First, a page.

I am a Drupal back end engineer. My specialty is integrating data from different sources. By participating in the Drupal community, I ensure that the companies I work for reap the benefits of the open source ecosystem.

This is a bare-bones Drupal 9 site I set up to record things I learn. Many times, I’ve had to learn something a second time because I didn’t keep notes the first time. I hope to fix that by keeping notes here. I also hope the notes help you, whether you’re learning something for the first, the second, or the hundredth time.

Fixing Homebrew

Submitted by Darren Oh on Fri, 11/04/2022 - 12:46

I was unable to update ddev yesterday due to a Homebrew error. This left ddev unusable. Apparently I had used the macOS system Ruby to install some Ruby gems in the past. Completely uninstalling and reinstalling Homebrew didn’t help. The only fix was to remove the Ruby gems I had installed with the system Ruby:

A shared slide show for local Drupal events

Submitted by Darren Oh on Wed, 06/29/2022 - 16:01

At the DrupalCon Portland community summit, we discussed how local meetup organizers could support each other by maintaining a shared slide show for meetups. I have started a slide show and am looking for volunteers to join me in building it. Leave a comment on the issue in the Event Organizers Working Group if you can help.


Impressions of Lakeland city commission candidates

Submitted by Darren Oh on Fri, 10/15/2021 - 15:55

I had the privilege of meeting the Lakeland mayoral and city commission candidates on September 29 at an event hosted by the Lakeland Chamber of Commerce. I want to thank the Chamber of Commerce for organizing this event and the candidates for being willing to speak directly to individual voters like me. Ordinary citizens like me seemed to be a minority of those in attendance. For those who were not able to attend, here is a run-down of my impressions. With one exception, I think all the candidates would serve Lakeland well.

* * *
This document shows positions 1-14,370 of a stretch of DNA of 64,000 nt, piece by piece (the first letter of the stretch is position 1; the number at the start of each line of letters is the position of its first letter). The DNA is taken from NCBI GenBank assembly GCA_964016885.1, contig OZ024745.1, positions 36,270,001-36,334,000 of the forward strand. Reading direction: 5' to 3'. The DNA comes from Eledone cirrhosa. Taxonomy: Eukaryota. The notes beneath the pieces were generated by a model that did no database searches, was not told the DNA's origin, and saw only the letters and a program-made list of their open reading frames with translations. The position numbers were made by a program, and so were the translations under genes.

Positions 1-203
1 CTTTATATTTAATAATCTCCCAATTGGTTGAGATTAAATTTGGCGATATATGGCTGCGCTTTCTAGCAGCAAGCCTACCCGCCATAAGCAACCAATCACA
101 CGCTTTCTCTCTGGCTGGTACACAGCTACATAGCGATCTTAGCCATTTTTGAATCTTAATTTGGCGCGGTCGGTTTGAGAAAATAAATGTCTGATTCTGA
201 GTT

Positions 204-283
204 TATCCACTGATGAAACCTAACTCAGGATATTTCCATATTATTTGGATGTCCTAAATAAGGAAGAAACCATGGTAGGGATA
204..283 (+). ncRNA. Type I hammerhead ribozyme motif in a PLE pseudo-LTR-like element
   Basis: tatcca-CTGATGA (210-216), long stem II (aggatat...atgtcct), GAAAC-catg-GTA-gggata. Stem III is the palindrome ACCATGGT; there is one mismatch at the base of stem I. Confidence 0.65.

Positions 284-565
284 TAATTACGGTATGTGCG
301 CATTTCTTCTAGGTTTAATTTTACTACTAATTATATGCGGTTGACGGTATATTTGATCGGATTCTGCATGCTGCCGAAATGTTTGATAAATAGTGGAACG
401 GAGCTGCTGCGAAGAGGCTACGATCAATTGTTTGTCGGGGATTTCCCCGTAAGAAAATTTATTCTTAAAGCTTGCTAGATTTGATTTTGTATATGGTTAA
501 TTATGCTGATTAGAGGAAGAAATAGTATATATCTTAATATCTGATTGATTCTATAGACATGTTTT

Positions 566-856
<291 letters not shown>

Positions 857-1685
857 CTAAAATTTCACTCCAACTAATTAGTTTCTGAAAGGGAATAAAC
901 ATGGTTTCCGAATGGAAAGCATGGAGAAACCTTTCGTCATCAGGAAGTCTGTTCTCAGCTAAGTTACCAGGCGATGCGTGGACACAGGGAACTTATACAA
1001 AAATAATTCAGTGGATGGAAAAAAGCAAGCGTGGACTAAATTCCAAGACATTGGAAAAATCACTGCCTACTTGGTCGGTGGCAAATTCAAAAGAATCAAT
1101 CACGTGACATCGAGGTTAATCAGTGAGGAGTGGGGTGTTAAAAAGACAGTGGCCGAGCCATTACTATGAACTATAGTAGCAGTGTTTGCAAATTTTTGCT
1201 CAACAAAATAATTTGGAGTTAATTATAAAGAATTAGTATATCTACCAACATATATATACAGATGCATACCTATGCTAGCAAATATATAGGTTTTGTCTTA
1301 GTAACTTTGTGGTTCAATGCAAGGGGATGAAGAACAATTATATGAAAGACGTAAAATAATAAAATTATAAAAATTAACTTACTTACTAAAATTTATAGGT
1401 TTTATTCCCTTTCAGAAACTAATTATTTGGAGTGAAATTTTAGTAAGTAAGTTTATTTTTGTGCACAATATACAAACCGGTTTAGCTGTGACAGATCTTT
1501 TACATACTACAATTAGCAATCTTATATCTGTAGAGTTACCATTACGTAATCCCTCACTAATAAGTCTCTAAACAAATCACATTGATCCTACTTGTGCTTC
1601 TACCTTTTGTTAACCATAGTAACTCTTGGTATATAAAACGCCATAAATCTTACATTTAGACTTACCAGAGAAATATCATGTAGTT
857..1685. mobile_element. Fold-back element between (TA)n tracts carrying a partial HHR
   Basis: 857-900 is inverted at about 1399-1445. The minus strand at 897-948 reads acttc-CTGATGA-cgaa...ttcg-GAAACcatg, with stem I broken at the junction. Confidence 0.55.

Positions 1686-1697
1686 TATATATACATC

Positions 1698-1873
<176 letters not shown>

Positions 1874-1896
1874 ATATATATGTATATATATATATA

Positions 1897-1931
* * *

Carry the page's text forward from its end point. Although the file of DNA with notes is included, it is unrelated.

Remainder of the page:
How free software can sustain contribution from hero developers

Submitted by Darren Oh on Mon, 04/12/2021 - 01:07

Last week, I wrote about how free software has to break out of the customer-vendor mindset. The customer-vendor mindset doesn’t work with free software because users don’t pay and developers don’t provide customer service. The free software community works on a build-what-you-use model. I ended by saying that the build-what-you-use model is not enough to sustain hero developers—people who contribute at a level that cannot be sustained by their own use of free software.

Free software has to break out of the customer-vendor mindset

Submitted by Darren Oh on Wed, 04/07/2021 - 22:25

I was able to spend some time in the DrupalCon Community Summit yesterday. One of our topics was how a paid ecosystem could align with Drupal core values. We have developers who are not getting paid for the work they do to support their projects, and users who complain about the support they are given as if they had paid for it. Developers feel like users are bad customers because they don't pay, and users feel like developers are bad vendors because they don’t provide support.

Jesus in Paul’s letters

Submitted by Darren Oh on Mon, 12/21/2020 - 13:15

I enjoy listening to the Skeptics Guide to the Universe podcast. Skeptical investigation is necessary to find truth. But because we can’t personally investigate everything, we may be misled when we have to rely on what appear to be skeptical investigations by others. This seems to have happened to Steve Novella in episode #806 of the Skeptics Guide.


Facts about Christmas: Yule

Submitted by Darren Oh on Sun, 12/20/2020 - 10:31

Last year, I researched the origins of Christmas and Christmas trees. I had heard claims about the pre-Christian origins of Christmas so much that I expected to have no trouble finding actual evidence for them. In fact, the claims were rumors that began centuries after the traditions had become established in Christianity. There was no evidence of pre-Christian origins for Christmas or Christmas trees.


What happened to Republican integrity?

Submitted by Darren Oh on Tue, 09/22/2020 - 18:53

As soon as Justice Ginsburg died, the same Republican senators who promised in 2016 that they would never vote on a Supreme Court justice in an election year said they would vote on a new justice in 2020. It would be tempting to say I never believed Republicans anyway, but I do remember a time when I believed Republicans.